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a service provided to direct aircraft on

the ground and in the air.


 separates aircraft to prevent collisions,
to organize and expedite the flow of
traffic.
 provide additional services such as
providing information to pilots
 Separation
 is a term used to prevent aircraft from coming
too close to each other by use of lateral, vertical
and longitudinal separation minima.
 Collision avoidance systems
 installed by many aircrafts now to act as a
backup to ATC observation and instructions.
 air controllers/ flight controllers,/ air traffic
controllers./air traffic control
officers (ATCOs)/ air traffic control
specialists
 the people who expedite and maintain a safe
and orderly flow of air traffic in the
global air traffic control system.
(Verkeerstorens Schiphol)
Amsterdam's Schiphol Airport,
 The airport Netherlands.

building from
which the air
traffic control unit
controls the
movement of
aircraft on and
around the
airport.
 is the only one in
Canada specifically
for a water
aerodrome.
 At 142 m (466 ft)
above ground it is
the highest control
tower in the world
 located on top of
the Granville
Square building. 142
meter skyscraper
Vienna international
airport

Sydney Airport control


tower
 Local Control / Air Control
 Ground Control
 Flight Data/Clearance Delivery
 Ground (GND) handles all aircraft on the
ground, except that on the active
runway(s).
 It is vital to the smooth operation of the
airport, because this position impacts the
sequencing of departure aircraft,
affecting the safety and efficiency of the
airport's operation.
 Tower (TWR) handles all aircraft on
the active runways and airborne
aircraft that are visual with the
runways
 Clears aircraft for takeoff or landing
 provide departing aircraft with their
clearance.
 ensures that the aircraft have the
proper route and slot time.
 Many airports have a radar control facility that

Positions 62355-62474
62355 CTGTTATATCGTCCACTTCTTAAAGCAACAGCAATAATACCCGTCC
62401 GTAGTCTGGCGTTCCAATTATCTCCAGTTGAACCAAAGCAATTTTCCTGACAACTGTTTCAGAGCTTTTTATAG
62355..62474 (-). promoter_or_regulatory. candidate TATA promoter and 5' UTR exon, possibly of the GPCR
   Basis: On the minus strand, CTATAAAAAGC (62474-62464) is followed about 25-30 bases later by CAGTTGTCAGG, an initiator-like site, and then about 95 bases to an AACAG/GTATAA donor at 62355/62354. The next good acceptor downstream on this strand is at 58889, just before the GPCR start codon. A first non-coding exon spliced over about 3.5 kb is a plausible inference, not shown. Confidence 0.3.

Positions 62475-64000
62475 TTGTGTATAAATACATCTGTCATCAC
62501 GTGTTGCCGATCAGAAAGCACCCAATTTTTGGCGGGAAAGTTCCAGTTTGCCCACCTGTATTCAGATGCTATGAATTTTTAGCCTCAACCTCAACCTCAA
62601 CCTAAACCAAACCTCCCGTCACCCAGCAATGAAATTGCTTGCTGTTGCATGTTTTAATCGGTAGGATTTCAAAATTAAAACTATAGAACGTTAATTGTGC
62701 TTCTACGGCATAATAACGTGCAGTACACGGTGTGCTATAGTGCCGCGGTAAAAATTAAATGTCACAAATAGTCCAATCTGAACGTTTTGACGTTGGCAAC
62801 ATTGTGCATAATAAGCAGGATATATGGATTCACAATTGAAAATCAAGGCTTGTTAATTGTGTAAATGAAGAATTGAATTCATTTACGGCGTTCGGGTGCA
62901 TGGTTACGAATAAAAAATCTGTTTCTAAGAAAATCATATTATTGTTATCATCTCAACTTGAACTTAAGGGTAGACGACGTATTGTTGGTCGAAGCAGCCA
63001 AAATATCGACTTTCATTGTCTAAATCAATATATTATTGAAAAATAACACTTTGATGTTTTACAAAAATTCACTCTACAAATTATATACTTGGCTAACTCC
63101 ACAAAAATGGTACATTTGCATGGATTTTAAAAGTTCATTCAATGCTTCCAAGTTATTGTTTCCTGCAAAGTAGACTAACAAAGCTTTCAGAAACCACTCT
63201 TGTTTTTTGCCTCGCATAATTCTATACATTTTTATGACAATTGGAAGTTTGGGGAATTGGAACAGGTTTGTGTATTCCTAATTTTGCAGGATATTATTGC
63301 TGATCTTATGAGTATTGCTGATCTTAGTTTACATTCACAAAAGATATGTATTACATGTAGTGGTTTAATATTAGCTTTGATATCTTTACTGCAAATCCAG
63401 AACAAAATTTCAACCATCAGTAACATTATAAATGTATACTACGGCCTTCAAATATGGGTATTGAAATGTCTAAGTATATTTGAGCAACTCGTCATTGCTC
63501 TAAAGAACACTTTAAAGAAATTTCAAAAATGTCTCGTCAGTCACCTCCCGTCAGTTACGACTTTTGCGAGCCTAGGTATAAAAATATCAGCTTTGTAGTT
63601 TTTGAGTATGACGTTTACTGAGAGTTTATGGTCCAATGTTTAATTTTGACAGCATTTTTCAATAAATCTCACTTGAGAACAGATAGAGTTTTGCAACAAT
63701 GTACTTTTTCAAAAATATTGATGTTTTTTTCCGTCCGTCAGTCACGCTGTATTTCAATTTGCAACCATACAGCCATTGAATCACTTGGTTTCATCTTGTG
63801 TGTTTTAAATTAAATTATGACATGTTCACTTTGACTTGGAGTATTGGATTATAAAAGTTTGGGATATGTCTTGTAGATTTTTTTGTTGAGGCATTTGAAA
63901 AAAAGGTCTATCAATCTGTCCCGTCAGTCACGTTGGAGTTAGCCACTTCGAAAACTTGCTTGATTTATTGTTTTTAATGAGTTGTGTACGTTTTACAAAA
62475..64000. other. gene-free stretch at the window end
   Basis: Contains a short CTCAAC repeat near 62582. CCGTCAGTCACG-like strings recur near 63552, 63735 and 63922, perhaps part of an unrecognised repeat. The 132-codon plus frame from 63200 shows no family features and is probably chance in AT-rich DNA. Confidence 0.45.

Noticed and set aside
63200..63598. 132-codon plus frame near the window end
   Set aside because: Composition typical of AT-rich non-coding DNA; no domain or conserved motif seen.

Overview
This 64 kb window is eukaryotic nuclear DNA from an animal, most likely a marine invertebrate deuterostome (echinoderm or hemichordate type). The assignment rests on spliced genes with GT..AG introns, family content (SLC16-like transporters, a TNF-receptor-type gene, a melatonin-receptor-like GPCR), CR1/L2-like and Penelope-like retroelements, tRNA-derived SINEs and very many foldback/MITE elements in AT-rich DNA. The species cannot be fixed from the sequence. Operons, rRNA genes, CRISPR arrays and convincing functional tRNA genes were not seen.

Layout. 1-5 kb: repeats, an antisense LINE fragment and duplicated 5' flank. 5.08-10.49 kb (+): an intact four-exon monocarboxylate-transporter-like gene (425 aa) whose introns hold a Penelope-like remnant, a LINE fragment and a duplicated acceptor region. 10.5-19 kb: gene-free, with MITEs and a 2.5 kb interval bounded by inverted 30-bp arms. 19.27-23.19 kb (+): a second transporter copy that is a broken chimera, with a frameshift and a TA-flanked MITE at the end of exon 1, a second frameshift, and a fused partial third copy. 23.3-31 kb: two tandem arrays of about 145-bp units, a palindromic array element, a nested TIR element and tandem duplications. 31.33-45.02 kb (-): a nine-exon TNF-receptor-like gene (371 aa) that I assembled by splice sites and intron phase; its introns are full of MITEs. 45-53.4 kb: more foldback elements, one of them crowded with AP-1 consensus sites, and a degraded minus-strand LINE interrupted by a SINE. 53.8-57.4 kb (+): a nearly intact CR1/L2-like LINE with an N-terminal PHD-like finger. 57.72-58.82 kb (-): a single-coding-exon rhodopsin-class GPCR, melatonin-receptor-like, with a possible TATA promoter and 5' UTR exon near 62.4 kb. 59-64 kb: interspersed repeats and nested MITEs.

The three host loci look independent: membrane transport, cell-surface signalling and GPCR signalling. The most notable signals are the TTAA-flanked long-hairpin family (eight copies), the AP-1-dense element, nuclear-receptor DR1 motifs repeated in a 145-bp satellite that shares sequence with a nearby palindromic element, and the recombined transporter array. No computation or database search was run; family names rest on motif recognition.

is associated with the airport. In most
countries, this is referred to as Terminal
Control; in the U.S., it is referred to as
a TRACON (Terminal Radar Approach Control.)
 Where there are many busy airports close
together, one consolidated TRACON may service
all the airports.
 Ex. London Terminal Control Centre which
controls traffic for five main London airports up
to 20,000 feet (6,100 m) and out to
100 nautical miles (190 km).
 Terminal controllers are responsible for providing all
ATC services within their airspace. Traffic flow is
broadly divided into departures, arrivals, and over
flights. As aircraft move in and out of the terminal
airspace, they are handed off to the next appropriate
control facility (a control tower, an en-route control
facility, or a bordering terminal or approach control).
Terminal control is responsible for ensuring that
aircraft are at an appropriate altitude when they are
handed off, and that aircraft arrive at a suitable rate
for landing.
 In the US Air Force it is known as RAPCON (Radar
Approach Control), and in the US Navy as a "RATCF"
(Radar Air Traffic Control Facility) In Canada,
Approach Control may be called Arrival or Terminal.
TRACON
 radios
a telephone system
 wind and pressure gauges
 a radar system used
in (ATC), which not only
detects and measures the
position of aircraft but
also requests additional
information from the
aircraft itself such as its
identity and altitude.
 These displays include a
map of the area, the
position of various
aircraft, and data tags
that include aircraft
identification, speed,
heading, and other
information described in
local procedures.
a light gun for
communication
with aircraft
via aviation
light signals in
the event of a
radio failure
 Cab glass may be impact resistant laminated,
or the typical insulated annealed glass. Testing
includes the determination of acceptable
tolerances regarding double imaging.
 an aerodrome traffic monitor, which is a small
radar display that is not used for separation
purposes but allows controllers to see the
aircraft flying in the vicinity of the airport;
 a surface movement radar displaying aircraft
and vehicles on the airport to assist controllers
at night and in poor visibility;
 computerized meteorological information,
flight data and briefing systems.
 Aerodrome
beacon is
a beacon installed
at
an airport or aerodr
ome to indicate its
location to aircraft
pilots at night.
 It produces flashes
like that of
a lighthouse.